Buddy Montcrief is Called Out
By Jeff Baker
Sure I remember the Wilkins League. Hell, I played in the damn thing from the time I was nineteen until I messed my leg up in ’28, just after I turned thirty. You have to remember, this was ten years after the last of the Great Oil Wars. We even had the ruins of an old refinery at the edge of town (and some smart-ham had painted the big tank to look like a beer can.)
Anyway, I saw Old Man Wilkins once; he came to town to look the young players (including me) over and said some nice things about “the youth of the Upper Fifty-Eight.” We all knew what he was talking about. We were the first generation to grow up in peacetime during the Great Economic Bust. Wilkins and some of his friends had hit on national baseball as a way to not only boost morale and help the economy but keep the kids out of trouble. I don’t know how true that last part was. It certainly wasn’t true of Buddy Montcrief.
Buddy Montcrief was (to hear him tell it) our star player. He was a darn good hitter and base runner. We all knew when we saw him rounding third base nobody had better get in his way when he slid into home. And he played dirty too; he put some of that banned gunk on his shoes to make it easier for him to round the bases, he pulled the old switch with the balls and got the ones that were juiced up. Everybody knew he was doing but none of us said anything, mainly because we’d all get fired and the other teams could never prove anything. We would have been just as happy if he’d hit home plate and had just kept running.
And that was how it went until the big Baseball Scandal of ’23 which was in Arizona but Old Man Wilkins decided to do something. You remember the Patrollers they had during the last of the Oil Wars? Incorruptible, efficient, ever-watchful (that’s how they billed them.) Yes, robots. Old Man Wilkins bought a bunch of the decommissioned Patrollers, had them reprogrammed and put one in every ball-field. Yes, he installed them as umpires. And their word was law. They saw through any bit of trickery and soon just about every player knew he had to be on the up-and-up. Except Buddy Montcrief, of course. Oh, he stopped juicing the balls all right, but he got an idea in his head that he could juice the new umpire. As he put it: “It’s just a big tin can with arms, eyes and a mouth. It doesn’t walk anywhere but it sees everything, but what if we tell it what to see?” Whatever it was, it was better than my idea to pour water on it. (Wouldn’t have worked.)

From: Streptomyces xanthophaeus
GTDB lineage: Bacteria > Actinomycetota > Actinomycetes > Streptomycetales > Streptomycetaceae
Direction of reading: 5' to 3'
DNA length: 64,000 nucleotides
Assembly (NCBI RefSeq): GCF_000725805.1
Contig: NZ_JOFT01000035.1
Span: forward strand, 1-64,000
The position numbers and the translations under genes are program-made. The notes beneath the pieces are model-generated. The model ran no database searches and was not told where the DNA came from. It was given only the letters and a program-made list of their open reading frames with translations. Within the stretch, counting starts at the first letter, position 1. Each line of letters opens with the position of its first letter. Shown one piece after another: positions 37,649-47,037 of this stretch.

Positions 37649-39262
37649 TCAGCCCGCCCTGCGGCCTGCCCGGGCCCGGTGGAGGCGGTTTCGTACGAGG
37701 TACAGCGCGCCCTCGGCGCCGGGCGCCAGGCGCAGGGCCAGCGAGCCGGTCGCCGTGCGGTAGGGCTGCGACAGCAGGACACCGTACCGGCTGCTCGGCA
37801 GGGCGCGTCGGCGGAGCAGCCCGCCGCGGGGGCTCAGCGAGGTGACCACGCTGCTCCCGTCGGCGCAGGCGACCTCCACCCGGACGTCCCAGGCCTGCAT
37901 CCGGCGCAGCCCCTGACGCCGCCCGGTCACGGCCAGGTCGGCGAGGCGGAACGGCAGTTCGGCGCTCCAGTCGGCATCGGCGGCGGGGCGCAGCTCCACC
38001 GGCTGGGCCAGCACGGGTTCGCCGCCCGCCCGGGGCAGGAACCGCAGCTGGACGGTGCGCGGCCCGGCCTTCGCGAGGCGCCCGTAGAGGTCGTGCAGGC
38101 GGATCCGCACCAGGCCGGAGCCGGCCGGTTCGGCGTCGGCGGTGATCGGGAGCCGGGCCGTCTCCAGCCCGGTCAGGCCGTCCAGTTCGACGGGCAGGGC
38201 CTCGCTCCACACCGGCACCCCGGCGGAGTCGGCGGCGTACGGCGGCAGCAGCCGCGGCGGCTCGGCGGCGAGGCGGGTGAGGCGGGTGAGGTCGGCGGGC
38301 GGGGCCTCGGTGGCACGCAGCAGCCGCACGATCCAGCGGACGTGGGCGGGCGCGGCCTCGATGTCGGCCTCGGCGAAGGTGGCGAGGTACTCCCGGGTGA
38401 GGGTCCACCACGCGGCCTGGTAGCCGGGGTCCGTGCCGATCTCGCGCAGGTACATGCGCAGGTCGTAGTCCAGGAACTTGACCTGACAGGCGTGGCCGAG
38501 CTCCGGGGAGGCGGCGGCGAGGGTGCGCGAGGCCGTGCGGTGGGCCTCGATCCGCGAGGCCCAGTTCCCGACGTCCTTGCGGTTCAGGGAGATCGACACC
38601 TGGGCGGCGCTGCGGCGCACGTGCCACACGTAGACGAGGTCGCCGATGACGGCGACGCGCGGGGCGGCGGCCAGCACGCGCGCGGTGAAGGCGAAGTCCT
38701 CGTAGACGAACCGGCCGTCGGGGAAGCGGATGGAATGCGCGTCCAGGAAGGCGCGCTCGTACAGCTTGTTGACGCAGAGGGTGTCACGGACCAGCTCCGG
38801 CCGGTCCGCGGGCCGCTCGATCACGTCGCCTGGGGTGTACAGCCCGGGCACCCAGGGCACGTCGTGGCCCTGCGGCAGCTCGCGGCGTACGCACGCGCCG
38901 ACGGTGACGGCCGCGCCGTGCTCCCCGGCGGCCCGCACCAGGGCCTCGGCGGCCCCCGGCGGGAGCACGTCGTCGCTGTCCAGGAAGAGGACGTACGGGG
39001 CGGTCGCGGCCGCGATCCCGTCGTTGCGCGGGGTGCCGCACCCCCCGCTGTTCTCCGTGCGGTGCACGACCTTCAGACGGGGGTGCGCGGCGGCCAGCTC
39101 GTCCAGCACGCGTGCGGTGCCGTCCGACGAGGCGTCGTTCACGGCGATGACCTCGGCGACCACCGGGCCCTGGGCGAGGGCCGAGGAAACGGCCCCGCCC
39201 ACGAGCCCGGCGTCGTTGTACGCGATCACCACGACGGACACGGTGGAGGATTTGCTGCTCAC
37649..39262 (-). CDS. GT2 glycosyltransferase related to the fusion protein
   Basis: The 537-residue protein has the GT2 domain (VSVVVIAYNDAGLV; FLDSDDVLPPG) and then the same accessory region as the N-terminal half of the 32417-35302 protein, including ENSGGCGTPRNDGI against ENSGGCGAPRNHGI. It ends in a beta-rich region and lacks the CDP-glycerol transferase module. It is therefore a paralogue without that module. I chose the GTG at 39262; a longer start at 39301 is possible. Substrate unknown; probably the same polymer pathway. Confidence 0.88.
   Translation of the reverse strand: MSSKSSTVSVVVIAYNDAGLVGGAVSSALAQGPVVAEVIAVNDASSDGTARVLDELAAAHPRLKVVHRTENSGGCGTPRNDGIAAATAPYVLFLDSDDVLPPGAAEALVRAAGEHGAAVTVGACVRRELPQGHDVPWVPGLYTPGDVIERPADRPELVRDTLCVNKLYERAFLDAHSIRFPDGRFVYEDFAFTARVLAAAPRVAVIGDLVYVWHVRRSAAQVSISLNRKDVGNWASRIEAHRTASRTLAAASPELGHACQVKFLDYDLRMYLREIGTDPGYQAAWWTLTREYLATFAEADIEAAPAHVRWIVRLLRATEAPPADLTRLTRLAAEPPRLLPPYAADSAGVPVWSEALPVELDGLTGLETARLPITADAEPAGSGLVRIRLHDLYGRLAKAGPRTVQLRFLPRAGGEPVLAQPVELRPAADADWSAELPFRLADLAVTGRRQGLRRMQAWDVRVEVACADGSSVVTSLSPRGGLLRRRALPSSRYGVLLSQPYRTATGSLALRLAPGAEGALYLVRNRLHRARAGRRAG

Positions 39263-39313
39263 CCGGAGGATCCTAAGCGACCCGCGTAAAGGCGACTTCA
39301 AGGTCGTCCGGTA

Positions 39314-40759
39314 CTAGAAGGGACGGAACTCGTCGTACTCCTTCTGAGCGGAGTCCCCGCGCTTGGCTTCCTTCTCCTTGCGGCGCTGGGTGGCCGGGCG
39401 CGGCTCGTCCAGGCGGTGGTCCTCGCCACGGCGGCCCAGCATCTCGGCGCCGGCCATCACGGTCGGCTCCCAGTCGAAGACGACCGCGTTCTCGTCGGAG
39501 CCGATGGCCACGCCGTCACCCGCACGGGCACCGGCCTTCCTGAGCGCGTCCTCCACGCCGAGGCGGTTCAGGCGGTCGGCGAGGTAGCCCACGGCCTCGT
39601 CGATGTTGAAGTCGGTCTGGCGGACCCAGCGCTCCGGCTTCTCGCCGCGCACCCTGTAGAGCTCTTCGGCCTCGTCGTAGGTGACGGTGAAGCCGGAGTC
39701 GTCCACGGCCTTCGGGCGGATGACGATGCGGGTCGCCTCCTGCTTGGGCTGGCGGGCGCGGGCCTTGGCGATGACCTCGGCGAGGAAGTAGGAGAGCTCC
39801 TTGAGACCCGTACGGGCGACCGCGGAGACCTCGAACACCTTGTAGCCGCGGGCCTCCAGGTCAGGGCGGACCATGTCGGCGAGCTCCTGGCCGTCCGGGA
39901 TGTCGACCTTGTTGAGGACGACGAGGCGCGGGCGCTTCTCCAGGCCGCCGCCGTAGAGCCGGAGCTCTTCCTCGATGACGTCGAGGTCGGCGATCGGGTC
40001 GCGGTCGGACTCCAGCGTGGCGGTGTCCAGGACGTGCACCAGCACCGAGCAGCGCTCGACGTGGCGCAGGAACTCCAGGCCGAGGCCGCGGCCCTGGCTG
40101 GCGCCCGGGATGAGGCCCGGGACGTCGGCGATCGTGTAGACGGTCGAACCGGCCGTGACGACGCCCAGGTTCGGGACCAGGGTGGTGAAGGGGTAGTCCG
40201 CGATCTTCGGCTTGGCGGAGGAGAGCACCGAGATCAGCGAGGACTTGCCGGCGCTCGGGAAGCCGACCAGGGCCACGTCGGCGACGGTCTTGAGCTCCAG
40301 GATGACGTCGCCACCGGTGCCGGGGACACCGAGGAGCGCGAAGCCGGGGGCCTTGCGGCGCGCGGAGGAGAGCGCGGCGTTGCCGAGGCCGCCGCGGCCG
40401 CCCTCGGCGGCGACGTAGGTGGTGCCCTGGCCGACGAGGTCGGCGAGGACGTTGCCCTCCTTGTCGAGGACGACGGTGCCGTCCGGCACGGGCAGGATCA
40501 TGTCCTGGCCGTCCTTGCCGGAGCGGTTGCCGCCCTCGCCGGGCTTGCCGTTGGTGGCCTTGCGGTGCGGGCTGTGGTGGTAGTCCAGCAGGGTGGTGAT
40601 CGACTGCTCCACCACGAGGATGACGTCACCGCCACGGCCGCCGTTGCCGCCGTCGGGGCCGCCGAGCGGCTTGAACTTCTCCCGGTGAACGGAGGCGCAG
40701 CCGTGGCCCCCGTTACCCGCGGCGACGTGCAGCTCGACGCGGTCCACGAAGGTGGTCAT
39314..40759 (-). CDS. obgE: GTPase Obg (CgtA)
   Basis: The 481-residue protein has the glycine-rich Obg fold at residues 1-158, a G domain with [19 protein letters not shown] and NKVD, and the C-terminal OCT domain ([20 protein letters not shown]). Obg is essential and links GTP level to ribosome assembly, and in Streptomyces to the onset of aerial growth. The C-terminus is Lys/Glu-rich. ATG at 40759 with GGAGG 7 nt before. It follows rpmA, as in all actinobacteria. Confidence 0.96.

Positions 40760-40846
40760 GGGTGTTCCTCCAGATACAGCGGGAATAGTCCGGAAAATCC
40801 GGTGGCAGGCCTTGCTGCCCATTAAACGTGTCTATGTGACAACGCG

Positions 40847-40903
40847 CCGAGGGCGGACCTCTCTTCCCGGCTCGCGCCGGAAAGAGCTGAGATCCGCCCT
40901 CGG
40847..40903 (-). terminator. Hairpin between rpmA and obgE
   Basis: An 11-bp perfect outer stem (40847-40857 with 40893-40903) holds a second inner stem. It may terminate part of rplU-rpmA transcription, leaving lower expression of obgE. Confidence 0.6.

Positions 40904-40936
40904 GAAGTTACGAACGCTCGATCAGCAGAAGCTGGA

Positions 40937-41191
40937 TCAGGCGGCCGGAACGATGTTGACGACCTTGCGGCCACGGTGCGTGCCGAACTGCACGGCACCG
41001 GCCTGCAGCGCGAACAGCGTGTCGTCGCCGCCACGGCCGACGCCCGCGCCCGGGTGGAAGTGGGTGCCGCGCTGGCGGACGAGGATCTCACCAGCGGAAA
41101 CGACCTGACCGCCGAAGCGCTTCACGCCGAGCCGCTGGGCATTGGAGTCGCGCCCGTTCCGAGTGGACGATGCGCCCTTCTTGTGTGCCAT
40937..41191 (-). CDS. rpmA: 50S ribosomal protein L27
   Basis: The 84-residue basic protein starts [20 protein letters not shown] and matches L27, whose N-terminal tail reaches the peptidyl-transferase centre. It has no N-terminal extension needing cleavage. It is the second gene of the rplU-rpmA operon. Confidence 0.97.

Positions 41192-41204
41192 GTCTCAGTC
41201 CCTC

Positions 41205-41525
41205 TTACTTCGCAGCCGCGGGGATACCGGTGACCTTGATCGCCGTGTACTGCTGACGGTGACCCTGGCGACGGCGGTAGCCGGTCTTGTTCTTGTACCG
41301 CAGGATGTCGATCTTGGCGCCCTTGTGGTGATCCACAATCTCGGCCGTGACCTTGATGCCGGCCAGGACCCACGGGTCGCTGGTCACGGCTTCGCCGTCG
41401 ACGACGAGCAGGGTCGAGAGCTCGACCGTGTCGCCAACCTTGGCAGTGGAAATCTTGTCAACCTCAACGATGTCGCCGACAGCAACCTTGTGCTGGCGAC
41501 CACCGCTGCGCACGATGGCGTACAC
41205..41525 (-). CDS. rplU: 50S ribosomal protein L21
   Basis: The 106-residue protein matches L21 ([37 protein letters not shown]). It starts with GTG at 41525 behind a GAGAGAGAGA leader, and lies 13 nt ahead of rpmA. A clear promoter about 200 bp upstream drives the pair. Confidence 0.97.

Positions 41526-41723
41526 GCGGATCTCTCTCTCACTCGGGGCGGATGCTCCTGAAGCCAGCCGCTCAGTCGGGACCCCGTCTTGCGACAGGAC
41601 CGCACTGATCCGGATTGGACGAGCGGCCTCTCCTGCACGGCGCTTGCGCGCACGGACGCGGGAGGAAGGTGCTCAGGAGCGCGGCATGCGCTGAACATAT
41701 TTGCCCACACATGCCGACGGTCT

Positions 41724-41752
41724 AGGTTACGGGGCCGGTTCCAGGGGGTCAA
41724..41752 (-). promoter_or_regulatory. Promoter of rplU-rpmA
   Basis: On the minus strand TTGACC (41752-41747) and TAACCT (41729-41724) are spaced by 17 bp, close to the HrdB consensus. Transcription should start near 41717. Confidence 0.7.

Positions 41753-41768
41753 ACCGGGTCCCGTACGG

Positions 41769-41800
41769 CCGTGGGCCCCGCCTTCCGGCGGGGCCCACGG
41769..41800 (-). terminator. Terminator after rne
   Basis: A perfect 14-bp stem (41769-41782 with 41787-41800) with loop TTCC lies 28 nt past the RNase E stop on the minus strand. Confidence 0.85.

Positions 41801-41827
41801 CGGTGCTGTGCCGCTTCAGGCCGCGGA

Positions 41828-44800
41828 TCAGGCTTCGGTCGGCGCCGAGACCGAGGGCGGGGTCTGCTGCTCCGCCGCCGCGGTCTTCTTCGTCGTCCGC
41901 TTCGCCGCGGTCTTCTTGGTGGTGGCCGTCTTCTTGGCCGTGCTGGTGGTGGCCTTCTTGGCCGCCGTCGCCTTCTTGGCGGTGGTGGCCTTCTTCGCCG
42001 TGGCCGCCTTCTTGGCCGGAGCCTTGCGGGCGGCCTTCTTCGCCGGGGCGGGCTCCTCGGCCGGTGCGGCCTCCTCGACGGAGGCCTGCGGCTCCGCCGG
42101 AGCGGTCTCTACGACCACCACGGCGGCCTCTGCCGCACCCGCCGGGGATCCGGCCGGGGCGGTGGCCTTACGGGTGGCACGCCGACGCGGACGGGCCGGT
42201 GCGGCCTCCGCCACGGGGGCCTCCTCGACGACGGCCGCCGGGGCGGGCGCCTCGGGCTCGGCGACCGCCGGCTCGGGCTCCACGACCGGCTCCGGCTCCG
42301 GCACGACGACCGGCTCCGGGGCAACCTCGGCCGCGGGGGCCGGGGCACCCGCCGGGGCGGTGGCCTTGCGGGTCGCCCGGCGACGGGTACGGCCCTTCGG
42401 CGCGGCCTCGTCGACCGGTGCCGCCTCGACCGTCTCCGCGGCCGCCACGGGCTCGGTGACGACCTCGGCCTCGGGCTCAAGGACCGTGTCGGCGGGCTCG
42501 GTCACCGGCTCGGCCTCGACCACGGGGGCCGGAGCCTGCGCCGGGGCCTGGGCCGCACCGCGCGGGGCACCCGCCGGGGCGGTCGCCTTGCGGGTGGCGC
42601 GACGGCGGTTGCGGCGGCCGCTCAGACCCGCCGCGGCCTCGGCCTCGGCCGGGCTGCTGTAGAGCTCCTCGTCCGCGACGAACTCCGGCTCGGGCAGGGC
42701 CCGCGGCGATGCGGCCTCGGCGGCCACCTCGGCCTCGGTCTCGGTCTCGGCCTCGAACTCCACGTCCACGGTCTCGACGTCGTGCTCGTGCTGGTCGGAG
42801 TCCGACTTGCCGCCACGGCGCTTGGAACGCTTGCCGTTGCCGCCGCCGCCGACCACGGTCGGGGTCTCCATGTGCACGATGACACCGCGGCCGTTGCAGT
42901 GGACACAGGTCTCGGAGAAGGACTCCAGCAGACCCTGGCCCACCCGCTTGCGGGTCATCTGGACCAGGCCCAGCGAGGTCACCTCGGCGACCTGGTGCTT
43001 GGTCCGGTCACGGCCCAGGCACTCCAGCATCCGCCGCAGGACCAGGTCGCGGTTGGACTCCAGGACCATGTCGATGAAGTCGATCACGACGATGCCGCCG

It didn’t take much for Montcrief to sneak in and tamper with the programming of our new umpire. I know because I was there watching in case anybody stumbled across two players where they didn’t belong in the sub-basement of the ball-field on an off-day. As Montcrief said “A little re-programming here, a little switching here and we’ll see who throws who out of the game.”
The games on Saturday afternoons in the summer were always our big sellers and attendance was usually high. There was a big crowd for the first game after Montcrief’s bit of re-programming, and we didn’t disappoint. After a slow start, we had the score tied and Montcrief was up to bat. He gave the crowd what they wanted; hit the ball way out to the back fence, rounded first base, shoved the second baseman out of the way as he was about to catch the ball and then barreled to third and then headed for home plate, half the crowd booing and the other half cheering his name. I’m sure he firmly expected the reprogrammed umpire not to call him out. That wasn’t quite what happened. He was a few feet away from home plate when the robot umpire swung to face him and a greenish beam of light from its chest struck Montcrief who promptly evaporated in a puff of dust.
The crowd went wild.
Buddy Montcrief had re-programmed the Patroller all right but in the process had re-activated some of its programming from the Wars and he had been atomized as a result.
And, the umpire called him out.